• Sean Scully

    Jamileh Weber Gallery

    “The stripe is neutral and boring,” says Sean Scully of the most obvious ingredient of his work. In the ’70s he had already chosen the stripe as the dominant motif of his painting. At that time he used tape to outline the colored stripes that divided his canvases horizontally, vertically, or diagonally into exact forms. He employed this method with explicit reference to Piet Mondrian, whose ideas Scully wanted to develop further. In 1981 he discarded this impersonal technique and, replacing the rather cold acrylic used for the stripes up until then, introduced oil paint and, with that, a legible

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  • Richard Tuttle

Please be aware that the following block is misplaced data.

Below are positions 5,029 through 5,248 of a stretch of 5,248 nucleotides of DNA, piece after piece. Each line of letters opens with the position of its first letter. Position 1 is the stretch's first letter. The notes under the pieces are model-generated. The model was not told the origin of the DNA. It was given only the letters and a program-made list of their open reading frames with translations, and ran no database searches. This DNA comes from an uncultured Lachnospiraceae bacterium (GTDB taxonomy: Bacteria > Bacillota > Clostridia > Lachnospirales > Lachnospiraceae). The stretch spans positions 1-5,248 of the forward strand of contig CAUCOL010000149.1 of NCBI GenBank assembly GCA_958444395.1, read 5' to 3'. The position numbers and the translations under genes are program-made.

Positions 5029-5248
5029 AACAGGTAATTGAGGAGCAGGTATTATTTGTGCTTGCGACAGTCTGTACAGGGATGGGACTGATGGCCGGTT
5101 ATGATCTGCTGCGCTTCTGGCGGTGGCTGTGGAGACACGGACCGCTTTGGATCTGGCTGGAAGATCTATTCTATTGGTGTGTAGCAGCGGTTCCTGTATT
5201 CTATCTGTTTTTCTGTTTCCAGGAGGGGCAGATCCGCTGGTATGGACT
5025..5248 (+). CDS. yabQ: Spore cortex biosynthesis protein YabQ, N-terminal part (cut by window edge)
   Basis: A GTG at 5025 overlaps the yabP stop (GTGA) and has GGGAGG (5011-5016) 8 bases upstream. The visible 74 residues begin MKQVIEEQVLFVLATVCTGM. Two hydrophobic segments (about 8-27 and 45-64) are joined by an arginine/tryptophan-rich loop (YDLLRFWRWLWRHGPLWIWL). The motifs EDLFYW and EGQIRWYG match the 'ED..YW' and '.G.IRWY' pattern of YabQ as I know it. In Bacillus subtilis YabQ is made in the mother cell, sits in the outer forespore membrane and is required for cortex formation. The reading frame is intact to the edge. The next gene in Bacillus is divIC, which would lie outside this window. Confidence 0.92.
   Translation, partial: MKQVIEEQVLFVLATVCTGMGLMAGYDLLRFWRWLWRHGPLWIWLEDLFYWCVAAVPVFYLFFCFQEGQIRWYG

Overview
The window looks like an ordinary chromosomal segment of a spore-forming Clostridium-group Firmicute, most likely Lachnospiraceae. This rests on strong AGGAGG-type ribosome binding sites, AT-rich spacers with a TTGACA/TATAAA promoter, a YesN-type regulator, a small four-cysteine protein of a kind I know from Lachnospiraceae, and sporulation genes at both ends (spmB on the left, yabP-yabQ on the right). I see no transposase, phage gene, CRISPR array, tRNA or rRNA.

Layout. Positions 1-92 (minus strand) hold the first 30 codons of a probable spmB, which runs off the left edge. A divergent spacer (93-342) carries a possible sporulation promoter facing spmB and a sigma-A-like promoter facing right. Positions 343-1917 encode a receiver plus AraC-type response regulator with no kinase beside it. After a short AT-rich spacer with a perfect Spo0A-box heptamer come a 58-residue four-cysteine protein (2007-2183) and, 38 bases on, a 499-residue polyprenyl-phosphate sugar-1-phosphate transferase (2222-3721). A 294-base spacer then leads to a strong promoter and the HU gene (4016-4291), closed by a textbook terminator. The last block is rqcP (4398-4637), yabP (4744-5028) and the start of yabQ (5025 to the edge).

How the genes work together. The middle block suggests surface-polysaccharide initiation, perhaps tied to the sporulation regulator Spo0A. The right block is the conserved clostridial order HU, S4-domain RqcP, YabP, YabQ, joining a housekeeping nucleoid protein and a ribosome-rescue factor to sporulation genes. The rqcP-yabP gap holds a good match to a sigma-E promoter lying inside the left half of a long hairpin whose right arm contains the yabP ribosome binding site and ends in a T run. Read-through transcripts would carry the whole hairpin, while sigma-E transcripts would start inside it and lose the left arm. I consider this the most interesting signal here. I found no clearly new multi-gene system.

Annemarie Verna Galerie

    In Richard Tuttle’s “According to the Dawn II,” 1992, one can clearly read the complex process that unfolds when a vague sensation is transferred onto a two-dimensional surface. The 12 monumental drawings in graphite and charcoal on paper are pasted onto stretched canvases. Wedged between the stretcher and the wall, a piece of cardboard, peeping out several millimeters on all four sides, constitutes a sort of frame behind the canvas. Every paper surface is subdivided into a grid of more or less regular pencil lines, interwoven with charcoal marks as plain as droplets on a windowpane. The lineation

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